Monsanto - the real story - beyond all decency (6/6/2004)

A little while back we circulated details of a report, "Selling Food.Health.Hope: The Real Story Behind Monsanto Corporation" published by MASIPAG - - and researched by Sarah Wright, which documents Monsanto's terrible history.

We got several enquiries about the origin of the following quote in the report from a US Court which found Monsanto guilty of "behavior so outrageous in character and extreme in degree as to go beyond all possible bounds of decency as to be regarded atrocious and utterly intolerable in civilized society."

The first item below puts the quote in context, and the second item gives the historical background to this item.

As BIO2004 gets underway in San Francisco, this is perhaps a useful reminder of the background and trustworthiness of an industry which is seeking control of our future food supply.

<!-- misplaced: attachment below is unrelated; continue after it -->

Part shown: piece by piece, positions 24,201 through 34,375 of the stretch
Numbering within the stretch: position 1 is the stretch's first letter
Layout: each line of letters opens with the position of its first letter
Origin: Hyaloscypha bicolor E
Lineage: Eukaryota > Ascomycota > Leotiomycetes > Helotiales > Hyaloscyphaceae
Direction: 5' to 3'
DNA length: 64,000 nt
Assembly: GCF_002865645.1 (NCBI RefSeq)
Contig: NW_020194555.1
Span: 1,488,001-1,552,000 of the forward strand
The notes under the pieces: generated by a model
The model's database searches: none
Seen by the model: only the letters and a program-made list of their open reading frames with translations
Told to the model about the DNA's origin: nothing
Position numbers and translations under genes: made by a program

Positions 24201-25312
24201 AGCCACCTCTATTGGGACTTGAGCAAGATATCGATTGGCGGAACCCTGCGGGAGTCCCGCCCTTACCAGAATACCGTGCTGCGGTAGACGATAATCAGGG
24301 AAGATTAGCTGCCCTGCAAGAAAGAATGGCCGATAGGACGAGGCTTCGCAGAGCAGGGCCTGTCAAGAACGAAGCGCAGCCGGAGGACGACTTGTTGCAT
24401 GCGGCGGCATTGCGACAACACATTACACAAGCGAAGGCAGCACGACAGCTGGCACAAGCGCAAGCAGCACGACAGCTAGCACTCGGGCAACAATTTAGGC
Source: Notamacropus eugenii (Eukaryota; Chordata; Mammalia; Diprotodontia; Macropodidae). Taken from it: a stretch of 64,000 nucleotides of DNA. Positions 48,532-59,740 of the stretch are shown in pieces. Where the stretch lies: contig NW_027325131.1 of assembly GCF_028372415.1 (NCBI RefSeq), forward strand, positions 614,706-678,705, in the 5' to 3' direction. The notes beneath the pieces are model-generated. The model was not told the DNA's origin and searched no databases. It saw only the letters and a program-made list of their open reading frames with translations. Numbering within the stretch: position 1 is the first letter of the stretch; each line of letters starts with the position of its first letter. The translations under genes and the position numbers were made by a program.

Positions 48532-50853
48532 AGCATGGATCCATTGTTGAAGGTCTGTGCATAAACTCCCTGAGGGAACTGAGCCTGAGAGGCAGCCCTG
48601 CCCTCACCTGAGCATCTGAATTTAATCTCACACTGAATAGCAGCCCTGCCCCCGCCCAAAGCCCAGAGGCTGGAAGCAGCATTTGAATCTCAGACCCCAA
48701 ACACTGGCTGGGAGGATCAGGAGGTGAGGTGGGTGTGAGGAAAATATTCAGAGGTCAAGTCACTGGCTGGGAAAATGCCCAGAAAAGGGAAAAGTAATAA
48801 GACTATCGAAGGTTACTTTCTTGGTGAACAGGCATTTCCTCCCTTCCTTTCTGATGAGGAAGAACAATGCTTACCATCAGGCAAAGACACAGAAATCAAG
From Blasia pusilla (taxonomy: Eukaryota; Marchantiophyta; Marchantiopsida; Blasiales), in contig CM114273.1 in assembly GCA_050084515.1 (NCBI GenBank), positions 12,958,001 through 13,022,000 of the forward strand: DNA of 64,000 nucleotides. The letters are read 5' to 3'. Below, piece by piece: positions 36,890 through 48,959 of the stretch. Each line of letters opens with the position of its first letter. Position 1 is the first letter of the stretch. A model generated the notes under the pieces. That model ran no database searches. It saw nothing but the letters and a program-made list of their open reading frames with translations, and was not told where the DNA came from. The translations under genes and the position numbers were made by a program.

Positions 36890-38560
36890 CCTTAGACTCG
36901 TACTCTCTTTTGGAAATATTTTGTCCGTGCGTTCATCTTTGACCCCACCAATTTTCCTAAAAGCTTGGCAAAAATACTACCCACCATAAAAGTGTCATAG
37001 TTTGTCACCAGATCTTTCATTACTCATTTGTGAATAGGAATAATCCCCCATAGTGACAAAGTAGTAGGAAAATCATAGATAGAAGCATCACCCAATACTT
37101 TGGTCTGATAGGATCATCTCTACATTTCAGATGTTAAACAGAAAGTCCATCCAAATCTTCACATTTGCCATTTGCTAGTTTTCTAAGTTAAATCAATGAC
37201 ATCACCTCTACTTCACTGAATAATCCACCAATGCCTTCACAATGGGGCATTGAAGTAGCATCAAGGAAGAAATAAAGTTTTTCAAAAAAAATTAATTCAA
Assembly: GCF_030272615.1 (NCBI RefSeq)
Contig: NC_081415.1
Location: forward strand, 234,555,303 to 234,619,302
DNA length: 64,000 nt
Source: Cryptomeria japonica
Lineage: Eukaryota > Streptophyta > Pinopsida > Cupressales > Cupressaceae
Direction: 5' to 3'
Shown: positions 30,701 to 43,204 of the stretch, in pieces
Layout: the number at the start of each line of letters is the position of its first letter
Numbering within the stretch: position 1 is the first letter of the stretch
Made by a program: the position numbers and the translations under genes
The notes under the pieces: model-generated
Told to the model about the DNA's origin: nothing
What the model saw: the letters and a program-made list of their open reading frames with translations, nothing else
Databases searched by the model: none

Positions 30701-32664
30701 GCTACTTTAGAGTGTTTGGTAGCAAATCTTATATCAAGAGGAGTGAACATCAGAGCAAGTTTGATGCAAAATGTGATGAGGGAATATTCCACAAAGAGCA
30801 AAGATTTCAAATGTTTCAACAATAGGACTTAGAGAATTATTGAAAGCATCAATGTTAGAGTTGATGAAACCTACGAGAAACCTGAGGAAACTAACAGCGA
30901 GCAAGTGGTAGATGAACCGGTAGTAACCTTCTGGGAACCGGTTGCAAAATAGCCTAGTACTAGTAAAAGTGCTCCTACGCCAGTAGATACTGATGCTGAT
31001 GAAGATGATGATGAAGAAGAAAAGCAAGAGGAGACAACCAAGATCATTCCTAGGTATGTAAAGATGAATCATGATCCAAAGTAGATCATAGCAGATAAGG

1.Toxic town - CBS News Transcripts
2.Excerpt from: War, Globalization and the Demise of Monsanto - Brian Tokar

1.Toxic town; town of Anniston, Alabama, is contaminated due to manufacture of PCBs
CBS News Transcripts
60 Minutes - CBS
November 10, 2002 Sunday

STEVE KROFT, co-host: Imagine a place so saturated with toxic, cancer-causing chemicals, that it's in the dirt people walk on, in the air that they breathe, even in the blood that pumps through their veins. The 24,000 people in Anniston, Alabama, don't have to imagine this; many of them are living it. In fact, they've been living it for decades; they just didn't know it. The company responsible didn't tell them, and neither did the US Environmental Protection Agency.

(Footage of people in Anniston, Alabama; David Baker with Kroft)

KROFT: (Voiceover) Today, parts of Anniston are so contaminated that residents have been told not to grow vegetables in the soil, kick up dirt, eat food, chew gum or smoke cigarettes while working in their own yards. David Baker grew up here.

Mr. DAVID BAKER: Our children have to play in the streets, on the sidewalks, because they can't play in the grass because it's contaminated. We have to wear a mask if we cut our grass. Where else in the United States of America is people doing that?